The Whooping Crane Eastern
Partnership (WCEP) has informed ANN that one of the juvenile cranes
presumed lost in the storms that hit central Florida on Feb. 1 and
2 has been found.
Project biologists with the International Crane Foundation
picked up the radio signal of crane 15-06 on Saturday afternoon
near the pensite at the Chassahowitzka National Wildlife Refuge
where the other birds perished in the storm. They lost the signal
briefly before picking it up again on Sunday, tracking the young
bird to an area in Citrus County, some miles away from the pensite.
The juvenile crane was observed from the air in good remote habitat
with two sandhill cranes. Number 15-06 is in the same area with
three whooping cranes from the Class of 2005.
During the last leg of the ultralight-led migration last fall,
crane 15-06 dropped out, but was found nearby two days later and
brought to the pensite with his flockmates.
“Finding 15-06 alive represents a ray of light during an
otherwise dark time for whooping crane recovery,” said John
Christian, co-chair of the Whooping Crane Eastern Partnership.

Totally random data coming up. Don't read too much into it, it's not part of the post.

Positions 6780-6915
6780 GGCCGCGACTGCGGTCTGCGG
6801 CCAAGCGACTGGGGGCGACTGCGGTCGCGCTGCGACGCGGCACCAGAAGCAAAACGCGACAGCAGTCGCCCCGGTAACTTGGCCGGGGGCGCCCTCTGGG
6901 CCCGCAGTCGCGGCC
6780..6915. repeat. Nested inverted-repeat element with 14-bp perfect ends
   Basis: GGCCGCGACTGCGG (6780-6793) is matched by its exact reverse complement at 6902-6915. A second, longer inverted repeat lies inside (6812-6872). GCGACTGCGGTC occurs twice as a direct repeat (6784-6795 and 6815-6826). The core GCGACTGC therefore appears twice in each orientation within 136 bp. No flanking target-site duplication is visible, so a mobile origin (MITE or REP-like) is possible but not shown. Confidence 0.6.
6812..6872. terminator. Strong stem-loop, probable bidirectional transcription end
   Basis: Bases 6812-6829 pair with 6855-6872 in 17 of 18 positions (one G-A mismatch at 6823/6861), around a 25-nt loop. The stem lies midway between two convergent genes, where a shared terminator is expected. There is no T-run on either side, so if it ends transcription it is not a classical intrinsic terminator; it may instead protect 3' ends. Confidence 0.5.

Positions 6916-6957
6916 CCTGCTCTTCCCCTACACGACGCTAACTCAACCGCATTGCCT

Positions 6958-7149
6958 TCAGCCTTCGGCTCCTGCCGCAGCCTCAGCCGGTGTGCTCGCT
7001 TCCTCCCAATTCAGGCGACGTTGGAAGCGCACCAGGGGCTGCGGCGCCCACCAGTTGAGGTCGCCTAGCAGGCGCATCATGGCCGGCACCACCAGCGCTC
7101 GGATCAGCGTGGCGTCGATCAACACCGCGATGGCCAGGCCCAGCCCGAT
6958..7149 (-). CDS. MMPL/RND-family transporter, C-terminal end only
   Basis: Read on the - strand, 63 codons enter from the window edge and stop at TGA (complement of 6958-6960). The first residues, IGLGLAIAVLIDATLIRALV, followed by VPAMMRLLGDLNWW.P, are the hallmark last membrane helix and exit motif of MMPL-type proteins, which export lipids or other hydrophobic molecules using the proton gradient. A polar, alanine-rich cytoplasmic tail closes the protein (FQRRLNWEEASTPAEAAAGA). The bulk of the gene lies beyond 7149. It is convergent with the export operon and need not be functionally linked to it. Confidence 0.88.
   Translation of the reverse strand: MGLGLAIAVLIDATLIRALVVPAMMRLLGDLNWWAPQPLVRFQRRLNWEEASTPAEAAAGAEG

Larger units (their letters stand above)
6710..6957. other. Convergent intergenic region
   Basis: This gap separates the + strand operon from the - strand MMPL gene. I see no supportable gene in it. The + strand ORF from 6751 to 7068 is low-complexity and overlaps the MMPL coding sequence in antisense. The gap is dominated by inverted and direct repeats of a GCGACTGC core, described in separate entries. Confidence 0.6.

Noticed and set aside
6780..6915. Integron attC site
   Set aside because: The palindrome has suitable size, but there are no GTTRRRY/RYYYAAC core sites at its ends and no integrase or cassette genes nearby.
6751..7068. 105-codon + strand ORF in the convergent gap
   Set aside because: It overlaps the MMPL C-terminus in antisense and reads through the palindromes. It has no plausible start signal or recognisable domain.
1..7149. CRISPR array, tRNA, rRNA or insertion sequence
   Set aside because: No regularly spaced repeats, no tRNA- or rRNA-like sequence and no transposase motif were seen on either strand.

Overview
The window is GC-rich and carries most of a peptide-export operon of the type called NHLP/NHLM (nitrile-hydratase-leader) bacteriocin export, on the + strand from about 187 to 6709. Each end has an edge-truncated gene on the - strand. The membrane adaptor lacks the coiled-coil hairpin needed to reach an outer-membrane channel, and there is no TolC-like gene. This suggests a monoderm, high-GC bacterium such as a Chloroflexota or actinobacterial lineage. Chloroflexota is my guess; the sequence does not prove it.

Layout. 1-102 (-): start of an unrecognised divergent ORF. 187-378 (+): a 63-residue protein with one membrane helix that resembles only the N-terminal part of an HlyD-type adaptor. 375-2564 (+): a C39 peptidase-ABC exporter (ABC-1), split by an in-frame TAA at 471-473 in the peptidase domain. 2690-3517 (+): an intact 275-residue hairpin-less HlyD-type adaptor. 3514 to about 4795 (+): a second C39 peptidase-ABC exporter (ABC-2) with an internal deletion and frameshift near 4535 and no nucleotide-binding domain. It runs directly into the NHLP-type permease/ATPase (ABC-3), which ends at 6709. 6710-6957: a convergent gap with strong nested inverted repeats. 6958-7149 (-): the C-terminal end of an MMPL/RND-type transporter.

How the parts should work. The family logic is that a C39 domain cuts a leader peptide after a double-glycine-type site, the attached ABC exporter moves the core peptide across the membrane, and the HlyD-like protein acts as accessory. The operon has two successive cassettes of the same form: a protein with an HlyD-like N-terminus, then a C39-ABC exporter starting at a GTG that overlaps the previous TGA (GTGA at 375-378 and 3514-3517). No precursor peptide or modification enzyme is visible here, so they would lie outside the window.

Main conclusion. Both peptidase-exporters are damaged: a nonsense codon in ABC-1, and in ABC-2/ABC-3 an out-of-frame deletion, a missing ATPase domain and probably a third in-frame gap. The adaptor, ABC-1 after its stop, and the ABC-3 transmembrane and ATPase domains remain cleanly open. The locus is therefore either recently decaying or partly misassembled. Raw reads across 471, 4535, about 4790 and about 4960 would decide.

“While we are still recovering from the initial shock of
the loss of so many other young birds, this latest development
demonstrates the resilience of this particular crane, and our
partnership will bounce back as well.”
Seventeen juvenile whooping cranes died as a result of the
storms that swept through central Florida during the evening and
early morning of Feb. 1 and 2.
WCEP is still determining the cause of death of the 17 whooping
cranes, which were part of the ultralight-led “Class of
2006” and arrived at the Chassahowitzka NWR in mid
Whooping Crane Eastern Partnership founding members are the
International Crane Foundation, Operation Migration Inc., Wisconsin
Department of Natural Resources, U.S. Fish and Wildlife Service,
the U.S. Geological Survey’s Patuxent Wildlife Research
Center and National Wildlife Health Center, the National Fish and
Wildlife Foundation, the Natural Resources Foundation of Wisconsin,
and the International Whooping Crane Recovery Team.